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rush hour Rush hour. A time of transition and traffic. A smothering storm where flurries of frustration whip about in cold air, making pretty faces ugly and smooth skin wrinkle.

Rush hour. A necessary beast. The blurry bridge between home and work. Between happiness and worry. (As if these things can really be separated.) Rush hour thrusts us together, reminds us of our limits. In the howling wind, we hear whispers: You can only walk so fast. Drive so fast. Think so fast. Be so fast. And so. We are forced to slow our pace. Or stop altogether. To stand still in a spot we didn't choose. To breathe in air damp with pollution and regret and longing. To suck down the sweet breath of others. We race and rush. We bump bodies. We tangle umbrellas. We mutter dirty words.

We just want to get there. To be there. (But where is there?)

At the end of the day, there is home. And once home, we shed a coat. Park a bag. Find a smile. Kiss a cheek. Hug a child. Sip a drink. We resume who it is we were before the mad rush. And after. Ensconced in the comfort of home, we begin to forget. The human hassle, the gridlock of stop and go, now and later, self and other. We settle in. Unwind. Breathe.

Unless, that is, we don't.

Unless rush hour isn't just an hour, but a lifestyle. A way of being.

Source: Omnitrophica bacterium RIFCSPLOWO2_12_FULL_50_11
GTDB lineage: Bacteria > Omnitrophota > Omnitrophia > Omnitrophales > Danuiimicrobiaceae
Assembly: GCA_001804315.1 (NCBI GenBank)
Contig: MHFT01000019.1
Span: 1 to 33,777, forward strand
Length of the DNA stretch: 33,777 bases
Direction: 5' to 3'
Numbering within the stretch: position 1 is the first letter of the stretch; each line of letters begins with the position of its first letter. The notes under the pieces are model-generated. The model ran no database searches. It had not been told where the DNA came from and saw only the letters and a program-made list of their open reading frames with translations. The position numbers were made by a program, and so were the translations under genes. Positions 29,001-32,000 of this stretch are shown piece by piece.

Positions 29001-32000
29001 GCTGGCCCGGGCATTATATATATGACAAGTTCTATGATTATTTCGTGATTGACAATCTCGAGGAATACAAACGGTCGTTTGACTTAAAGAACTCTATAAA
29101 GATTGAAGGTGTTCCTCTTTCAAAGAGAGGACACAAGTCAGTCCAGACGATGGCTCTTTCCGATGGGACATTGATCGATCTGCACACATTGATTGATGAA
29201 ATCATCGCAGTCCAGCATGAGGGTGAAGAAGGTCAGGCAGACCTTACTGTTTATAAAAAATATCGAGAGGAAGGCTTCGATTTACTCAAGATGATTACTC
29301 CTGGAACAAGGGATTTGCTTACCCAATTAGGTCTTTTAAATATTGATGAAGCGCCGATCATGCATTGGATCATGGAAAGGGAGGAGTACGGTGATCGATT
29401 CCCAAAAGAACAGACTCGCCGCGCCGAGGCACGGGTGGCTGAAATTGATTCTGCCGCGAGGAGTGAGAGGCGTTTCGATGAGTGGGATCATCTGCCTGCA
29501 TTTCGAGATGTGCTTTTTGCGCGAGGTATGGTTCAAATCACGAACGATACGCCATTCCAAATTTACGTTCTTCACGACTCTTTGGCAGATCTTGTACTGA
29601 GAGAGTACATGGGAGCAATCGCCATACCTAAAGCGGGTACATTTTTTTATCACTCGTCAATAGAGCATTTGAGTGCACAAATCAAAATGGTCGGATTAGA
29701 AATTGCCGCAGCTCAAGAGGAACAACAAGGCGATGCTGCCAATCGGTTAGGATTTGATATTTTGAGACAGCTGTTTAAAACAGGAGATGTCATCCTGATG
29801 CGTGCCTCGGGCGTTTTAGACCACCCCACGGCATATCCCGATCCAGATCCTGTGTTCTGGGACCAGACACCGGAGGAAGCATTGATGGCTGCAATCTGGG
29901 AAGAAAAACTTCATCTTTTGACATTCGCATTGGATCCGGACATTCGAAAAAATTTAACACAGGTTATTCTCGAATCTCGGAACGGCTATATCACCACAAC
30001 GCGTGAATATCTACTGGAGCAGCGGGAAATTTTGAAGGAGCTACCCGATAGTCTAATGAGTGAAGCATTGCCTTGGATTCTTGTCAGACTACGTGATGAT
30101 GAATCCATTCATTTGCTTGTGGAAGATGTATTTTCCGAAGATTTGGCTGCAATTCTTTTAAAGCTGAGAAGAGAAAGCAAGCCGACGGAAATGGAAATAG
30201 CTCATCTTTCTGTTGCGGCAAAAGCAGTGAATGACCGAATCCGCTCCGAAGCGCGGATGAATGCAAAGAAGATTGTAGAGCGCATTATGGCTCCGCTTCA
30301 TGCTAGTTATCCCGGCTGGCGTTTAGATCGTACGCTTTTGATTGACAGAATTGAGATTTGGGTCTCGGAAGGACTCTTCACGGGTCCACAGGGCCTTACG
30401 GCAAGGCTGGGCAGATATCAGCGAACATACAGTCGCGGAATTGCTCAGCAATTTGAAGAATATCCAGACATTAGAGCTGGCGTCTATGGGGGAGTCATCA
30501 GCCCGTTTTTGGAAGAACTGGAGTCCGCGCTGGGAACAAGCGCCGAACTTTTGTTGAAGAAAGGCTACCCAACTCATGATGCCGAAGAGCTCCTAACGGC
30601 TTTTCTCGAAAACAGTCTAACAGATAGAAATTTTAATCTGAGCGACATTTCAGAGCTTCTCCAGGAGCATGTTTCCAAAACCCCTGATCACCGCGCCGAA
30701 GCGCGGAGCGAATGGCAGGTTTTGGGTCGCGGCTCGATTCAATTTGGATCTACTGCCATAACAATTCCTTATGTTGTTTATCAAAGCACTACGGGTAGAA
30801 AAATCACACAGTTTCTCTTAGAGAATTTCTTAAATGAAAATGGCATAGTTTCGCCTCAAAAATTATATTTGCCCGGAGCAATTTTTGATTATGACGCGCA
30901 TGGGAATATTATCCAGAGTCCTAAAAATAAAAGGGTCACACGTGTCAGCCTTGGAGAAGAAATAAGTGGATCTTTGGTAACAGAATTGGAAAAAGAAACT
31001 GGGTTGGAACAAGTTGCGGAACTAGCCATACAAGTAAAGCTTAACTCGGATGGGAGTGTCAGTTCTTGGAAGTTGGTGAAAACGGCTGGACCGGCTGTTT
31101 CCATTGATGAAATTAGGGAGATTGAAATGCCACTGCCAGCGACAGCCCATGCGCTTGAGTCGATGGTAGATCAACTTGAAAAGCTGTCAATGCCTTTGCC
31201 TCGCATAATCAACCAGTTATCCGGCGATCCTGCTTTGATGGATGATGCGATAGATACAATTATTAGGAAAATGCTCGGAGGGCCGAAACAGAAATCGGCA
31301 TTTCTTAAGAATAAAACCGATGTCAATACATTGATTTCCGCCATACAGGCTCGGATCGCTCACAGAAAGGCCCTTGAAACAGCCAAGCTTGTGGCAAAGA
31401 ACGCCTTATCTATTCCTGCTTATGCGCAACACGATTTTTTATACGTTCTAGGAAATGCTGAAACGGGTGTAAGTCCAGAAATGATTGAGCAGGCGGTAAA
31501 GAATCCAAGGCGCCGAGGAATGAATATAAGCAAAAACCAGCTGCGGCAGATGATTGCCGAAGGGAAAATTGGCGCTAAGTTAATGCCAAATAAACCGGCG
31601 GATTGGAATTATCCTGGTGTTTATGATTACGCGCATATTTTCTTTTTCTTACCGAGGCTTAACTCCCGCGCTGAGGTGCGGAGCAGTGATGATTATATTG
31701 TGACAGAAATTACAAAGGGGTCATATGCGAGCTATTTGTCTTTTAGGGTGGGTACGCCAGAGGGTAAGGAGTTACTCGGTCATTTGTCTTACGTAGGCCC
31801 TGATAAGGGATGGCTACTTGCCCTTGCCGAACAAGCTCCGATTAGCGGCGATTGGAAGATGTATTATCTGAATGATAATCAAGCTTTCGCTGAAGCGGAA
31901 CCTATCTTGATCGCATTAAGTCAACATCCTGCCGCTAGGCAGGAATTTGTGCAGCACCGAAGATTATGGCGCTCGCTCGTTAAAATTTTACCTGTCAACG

And some of us don't deal with rush hour per se. Some of us don't wear trench coats and carry briefcases. Some of us don't stomach packed subways in the early morning or early evening. Some of us don't feel the heat of the masses racing to a place where they can stop racing. Some of us don't sit in slow-moving cars, cursing the cosmos. Some of us are home already.

But all of us, all of us, feel the pressure, the ruthless race, the shortness of time and space. All of us have moments when we feel trapped, stalled, stifled. All of us have moments where we feel small, stuck, spinning. Going nowhere.

This is not just rush hour.

This is life.

But what if we, right here and right now, redefined rush hour? What if we commandeered it and gave it a positive spin? What then?

Rush Hour 2.0. One hour per day (or week or month) where we stop because we want to. Where we permit ourselves to forget others, even others we love deeply. Where we stop bemoaning the blur of obligations, the beckoning of lists and focus squarely on self. One hour where we do something we love. Or like. Something that takes us away.

Something that gives us a rush. The good kind.

For some - for me - this hour would be spent writing stories. For some, it might be doing yoga. For some, it might be watching television. Or learning a language. Or designing jewelry. Or writing letters to old friends. Or daydreaming. Or playing that guitar that's been gathering dust. Or baking. Or biking. Or surfing the web. Or reading a good book.

The possibilities are endless.

Rush hour.

Imagine if rush hour was something we came to crave and celebrate, not curse? Imagine that.

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How do you handle rush hour, the frustrations of a fast-paced contemporary existence, the transitions that bookend the day? If you had one hour all to yourself during which the din and chaos of real life would mercifully subside, how would you spend it? Do you find it hard to carve time for yourself as a person when so much time and energy is spent being a parent or a professional? Do you know anyone for whom rush hour is not just an hour, but a way of life?

Nine Pounds, Six Ounces, Too Many Miles

Vintage Plaid